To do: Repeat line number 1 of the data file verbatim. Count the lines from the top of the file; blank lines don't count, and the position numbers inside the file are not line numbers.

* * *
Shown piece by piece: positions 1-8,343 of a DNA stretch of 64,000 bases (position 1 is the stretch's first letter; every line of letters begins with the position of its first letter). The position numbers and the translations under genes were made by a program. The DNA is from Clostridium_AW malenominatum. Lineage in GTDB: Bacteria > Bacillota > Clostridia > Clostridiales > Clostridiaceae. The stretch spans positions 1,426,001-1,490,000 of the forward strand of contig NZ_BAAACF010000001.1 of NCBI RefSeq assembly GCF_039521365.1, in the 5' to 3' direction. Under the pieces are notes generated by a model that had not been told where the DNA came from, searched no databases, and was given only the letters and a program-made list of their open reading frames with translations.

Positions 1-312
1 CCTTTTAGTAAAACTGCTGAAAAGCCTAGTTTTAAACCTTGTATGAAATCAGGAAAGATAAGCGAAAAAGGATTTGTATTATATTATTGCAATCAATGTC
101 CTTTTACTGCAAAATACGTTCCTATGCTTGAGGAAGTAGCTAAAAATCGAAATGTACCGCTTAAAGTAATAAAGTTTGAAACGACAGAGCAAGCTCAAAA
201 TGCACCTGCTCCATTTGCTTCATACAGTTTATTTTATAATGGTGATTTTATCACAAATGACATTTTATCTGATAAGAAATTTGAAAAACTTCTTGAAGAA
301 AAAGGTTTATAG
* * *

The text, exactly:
Shown piece by piece: positions 1-8,343 of a DNA stretch of 64,000 bases (position 1 is the stretch's first letter; every line of letters begins with the position of its first letter). The position numbers and the translations under genes were made by a program. The DNA is from Clostridium_AW malenominatum. Lineage in GTDB: Bacteria > Bacillota > Clostridia > Clostridiales > Clostridiaceae. The stretch spans positions 1,426,001-1,490,000 of the forward strand of contig NZ_BAAACF010000001.1 of NCBI RefSeq assembly GCF_039521365.1, in the 5' to 3' direction. Under the pieces are notes generated by a model that had not been told where the DNA came from, searched no databases, and was given only the letters and a program-made list of their open reading frames with translations.